Another notable Westerner carrying water for His Excellency is none other than Mike Wallace who said after interviewing him, "Yes, he says wipe off the map, and of course I asked him over and over about that. He says in effect, hey, it's perfectly sensible to do … pardon me. It's perfectly sensible for them … it's perfectly sensible, if there is a Holocaust, and let's buy the fact that there was a Holocaust. Where did the Holocaust take place? Did it take place in an Arab neighborhood? Did it take place in Jerusalem? No. It took place in Germany. Then it seems to me, under those circumstances, take Israel, the Zionist entity, he called it, move it to Germany. Move it to Europe. That's where it happened." Wallace said Ahmadinejad doesn't like the United States because it is supporting Israel, however, he is not anti-Semitic.

Haggis thoughts: Just because the truth ain't pretty and is, in fact, kinda scary, doesn't mean you ought to ignore it or "translate" or "interpret" it away. He's on record; he wants a world where Islam is the rule of law for all nations. That means you too, anti-Zionists, anti-Semites, Bush-haters, Clinton-haters, Deaniacs, Katherine Harris voters, and apolitical people of all stripes. You won't get points from Ahmadinejad for agreeing with him, ignoring him, or pretending he didn't exist back in 2006.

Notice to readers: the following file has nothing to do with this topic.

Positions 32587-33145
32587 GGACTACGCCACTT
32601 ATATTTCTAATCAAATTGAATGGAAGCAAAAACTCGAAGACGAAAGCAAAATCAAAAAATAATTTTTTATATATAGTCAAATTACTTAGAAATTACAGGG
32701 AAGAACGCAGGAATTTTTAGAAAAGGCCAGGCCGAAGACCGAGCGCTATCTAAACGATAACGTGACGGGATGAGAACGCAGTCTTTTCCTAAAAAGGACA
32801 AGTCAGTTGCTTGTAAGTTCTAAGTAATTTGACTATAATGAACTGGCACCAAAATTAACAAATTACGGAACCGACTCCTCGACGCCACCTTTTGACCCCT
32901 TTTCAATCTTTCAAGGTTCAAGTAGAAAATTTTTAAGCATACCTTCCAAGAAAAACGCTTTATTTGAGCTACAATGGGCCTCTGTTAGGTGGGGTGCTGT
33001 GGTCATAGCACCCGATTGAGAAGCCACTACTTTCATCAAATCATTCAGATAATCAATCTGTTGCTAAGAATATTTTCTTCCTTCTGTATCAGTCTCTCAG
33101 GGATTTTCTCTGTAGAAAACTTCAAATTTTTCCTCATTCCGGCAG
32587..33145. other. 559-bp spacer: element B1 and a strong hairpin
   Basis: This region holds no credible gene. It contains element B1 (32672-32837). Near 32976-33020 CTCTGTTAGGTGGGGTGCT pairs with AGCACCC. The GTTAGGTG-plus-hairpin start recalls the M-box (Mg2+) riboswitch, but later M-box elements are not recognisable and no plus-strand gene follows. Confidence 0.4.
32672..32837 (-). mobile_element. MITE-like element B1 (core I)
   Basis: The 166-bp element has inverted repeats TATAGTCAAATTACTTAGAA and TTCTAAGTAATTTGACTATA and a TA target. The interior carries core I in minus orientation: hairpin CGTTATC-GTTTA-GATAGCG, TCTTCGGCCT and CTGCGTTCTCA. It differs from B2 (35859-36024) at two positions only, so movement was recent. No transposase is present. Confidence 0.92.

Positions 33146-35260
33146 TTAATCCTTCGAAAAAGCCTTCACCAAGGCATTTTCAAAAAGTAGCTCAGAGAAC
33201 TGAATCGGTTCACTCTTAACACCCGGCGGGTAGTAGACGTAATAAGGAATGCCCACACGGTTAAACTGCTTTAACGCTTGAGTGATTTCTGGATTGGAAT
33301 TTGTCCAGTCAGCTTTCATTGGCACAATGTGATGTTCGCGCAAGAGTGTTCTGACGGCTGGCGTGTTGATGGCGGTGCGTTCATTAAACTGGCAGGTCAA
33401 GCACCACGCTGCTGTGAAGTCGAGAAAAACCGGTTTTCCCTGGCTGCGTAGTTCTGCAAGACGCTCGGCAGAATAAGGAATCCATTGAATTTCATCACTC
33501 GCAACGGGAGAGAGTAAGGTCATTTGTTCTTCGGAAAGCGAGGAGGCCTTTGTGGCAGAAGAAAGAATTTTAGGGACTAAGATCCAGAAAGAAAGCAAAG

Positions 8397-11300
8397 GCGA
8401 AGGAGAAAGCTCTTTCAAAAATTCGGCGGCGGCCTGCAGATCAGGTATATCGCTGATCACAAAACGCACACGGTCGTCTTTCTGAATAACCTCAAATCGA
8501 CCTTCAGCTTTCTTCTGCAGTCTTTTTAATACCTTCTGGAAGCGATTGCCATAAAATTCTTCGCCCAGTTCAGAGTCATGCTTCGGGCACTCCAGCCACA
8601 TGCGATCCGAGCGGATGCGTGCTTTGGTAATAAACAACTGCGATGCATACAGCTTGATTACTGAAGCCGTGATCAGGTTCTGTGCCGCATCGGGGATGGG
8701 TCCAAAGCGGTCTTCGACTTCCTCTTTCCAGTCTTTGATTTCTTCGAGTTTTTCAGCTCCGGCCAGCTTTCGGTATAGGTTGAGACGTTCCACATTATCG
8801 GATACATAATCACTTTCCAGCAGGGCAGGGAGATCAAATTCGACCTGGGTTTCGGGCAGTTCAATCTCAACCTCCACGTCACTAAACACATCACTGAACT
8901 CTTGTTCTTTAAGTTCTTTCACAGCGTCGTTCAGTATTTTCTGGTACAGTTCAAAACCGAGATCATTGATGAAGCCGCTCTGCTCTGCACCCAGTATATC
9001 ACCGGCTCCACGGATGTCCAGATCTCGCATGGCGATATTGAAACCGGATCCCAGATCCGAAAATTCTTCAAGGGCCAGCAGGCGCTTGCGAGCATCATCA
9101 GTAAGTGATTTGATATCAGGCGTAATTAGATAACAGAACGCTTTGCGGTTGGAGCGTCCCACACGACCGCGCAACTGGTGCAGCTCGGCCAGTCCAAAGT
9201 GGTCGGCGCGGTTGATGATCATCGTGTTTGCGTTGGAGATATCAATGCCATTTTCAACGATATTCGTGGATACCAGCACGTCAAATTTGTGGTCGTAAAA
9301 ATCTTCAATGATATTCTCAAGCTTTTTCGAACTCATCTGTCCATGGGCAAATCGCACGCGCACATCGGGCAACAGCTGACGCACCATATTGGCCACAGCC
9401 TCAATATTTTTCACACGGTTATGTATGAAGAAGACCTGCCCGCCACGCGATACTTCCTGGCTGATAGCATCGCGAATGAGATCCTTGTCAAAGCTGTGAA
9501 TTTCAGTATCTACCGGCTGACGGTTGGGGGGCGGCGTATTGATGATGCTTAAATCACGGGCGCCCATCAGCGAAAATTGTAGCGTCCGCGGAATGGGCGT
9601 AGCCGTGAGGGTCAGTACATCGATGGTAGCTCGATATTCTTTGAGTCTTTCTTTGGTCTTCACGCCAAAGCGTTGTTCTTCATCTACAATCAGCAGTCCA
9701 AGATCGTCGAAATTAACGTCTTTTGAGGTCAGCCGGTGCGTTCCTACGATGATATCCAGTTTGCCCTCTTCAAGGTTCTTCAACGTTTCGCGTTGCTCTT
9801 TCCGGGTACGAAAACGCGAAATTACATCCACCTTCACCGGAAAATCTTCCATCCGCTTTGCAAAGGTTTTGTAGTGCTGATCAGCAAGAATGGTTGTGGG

And, Mike Wallace, you self-important, out-of-retirement-for-this-interview ego-m**turbator: Your doctor just called; your anti-hallucinatory meds have arrived.

Honorable mentions:
--Mayor Ray "New York's Hole in the Ground/Ooops I Mean Undeveloped Site" Nagin
--Ashlee "Girls Should Be Proud of Who They Are/Do You Like My New Nose and Boobs?!" Simpson
--And, of course, President George "Too Many of These Things to Mention" Bush

Anyone I've missed?

Saturday, August 26, 2006

"How's it going down there?"

I have now seen it all.

Open your weekend newspaper coupons and you too will likely see this ad:

SAVE $1.00
"How's it going down there?
What you think is a yeast infection could actually be something more serious.
Bacterial vaginosis is an infection that requires a doctor's care...."

It directs you to
"To get your $2.00 rebate on Fem-V or more information on vaginal health."